Visa initiative could draw new direct flights to YVR

Airport CEO wants a bigger slice of traffic between China and South America

At YVR: Craig Richmond, the airport's new CEO, wants to create a secure transit facility at the airport so travellers in transit to other countries don't have to clear Canadian customs

Federal government red tape is strangling Vancouver International Airport's ability to be a gateway to the Americas while costing the city hundreds of jobs, according to Vancouver International Airport Authority (VIAA) CEO Craig Richmond.

One stifling regulation requires Chinese nationals to get a Canadian visa when they change planes at Vancouver International Airport (YVR) en route to South America.

That inconvenience steers Chinese traffic to South America through other cities, such as Dubai, Richmond told Business in Vancouver.

"There're 1.2 million people flying annually between China and South America and [the amount of traffic] is going to explode because of mining work," he said. "We're not taking advantage of that."

Liberalized Canadian visa requirements would enable Vancouver to tap into that traffic and make it viable for an airline to operate direct flights between Vancouver and South America.

No direct flights operate between Vancouver and South America, but the number of direct flights between Vancouver and mainland China hit a high of 54-per-week earlier this year.

If Vancouver does land some of the traffic between China and South America, Richmond would seek approval to build a "secure transit facility," where South American-bound Chinese nationals and others would be able to wait and change planes – all without clearing Canadian customs. That area would include duty-free shops, spas, showers and other amenities along with boarding gates.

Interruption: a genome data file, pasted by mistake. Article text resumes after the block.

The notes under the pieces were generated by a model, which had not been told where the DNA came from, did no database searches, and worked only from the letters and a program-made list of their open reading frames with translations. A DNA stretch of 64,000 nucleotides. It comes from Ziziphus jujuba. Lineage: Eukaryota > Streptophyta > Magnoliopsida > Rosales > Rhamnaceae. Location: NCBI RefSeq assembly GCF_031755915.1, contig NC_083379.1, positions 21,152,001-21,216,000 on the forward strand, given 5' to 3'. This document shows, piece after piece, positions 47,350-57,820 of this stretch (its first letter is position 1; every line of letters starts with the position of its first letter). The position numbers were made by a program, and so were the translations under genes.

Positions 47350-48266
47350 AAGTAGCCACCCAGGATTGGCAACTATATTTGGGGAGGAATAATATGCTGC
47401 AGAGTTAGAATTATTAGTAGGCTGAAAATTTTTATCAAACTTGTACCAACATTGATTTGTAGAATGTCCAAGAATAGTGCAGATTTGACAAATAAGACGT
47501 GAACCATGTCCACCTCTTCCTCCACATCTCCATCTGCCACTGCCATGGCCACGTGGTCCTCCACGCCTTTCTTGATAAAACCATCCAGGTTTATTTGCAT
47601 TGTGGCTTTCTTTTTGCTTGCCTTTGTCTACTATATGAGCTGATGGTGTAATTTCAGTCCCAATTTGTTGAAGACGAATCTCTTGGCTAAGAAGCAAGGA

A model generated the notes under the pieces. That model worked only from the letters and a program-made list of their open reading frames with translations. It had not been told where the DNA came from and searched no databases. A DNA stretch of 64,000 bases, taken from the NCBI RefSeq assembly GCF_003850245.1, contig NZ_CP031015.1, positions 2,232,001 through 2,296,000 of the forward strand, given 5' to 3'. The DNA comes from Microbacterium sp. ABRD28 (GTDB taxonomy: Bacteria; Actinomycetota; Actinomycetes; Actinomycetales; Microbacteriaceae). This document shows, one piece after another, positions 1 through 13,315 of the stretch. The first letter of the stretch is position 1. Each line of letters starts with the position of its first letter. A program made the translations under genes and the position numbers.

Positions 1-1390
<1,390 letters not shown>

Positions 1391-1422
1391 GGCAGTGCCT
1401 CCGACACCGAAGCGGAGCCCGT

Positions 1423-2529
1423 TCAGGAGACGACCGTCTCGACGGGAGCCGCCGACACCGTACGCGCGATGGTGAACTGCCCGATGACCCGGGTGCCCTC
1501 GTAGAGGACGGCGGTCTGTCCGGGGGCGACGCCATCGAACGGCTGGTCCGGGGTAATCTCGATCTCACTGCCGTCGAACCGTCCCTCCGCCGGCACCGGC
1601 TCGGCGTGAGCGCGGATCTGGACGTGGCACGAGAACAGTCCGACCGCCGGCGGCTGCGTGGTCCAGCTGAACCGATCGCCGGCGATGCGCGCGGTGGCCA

The Canadian government currently requires most international passengers changing planes in Vancouver to pass through Canadian customs.

VIAA research estimates that each new daily international flight generates between 150 and 200 direct jobs servicing planes, passengers and cargo at YVR.

Each new flight from China creates 400 more jobs across Metro Vancouver at cafes, hotels and tourist attractions, Richmond said.

"This will generate a lot of business for us," China Southern Airlines marketing and business development manager Paul Chu told BIV.

He added that if traffic is substantial China Southern would consider basing a plane in Vancouver, which would create more jobs. China Eastern Airlines marketing and sales manager Ben Lee told BIV that if visa-free transit results in a strong uptick in traffic, his airline would also increase flights through Vancouver.

No one from Canada Border Services Agency or Transport Canada was available to comment. •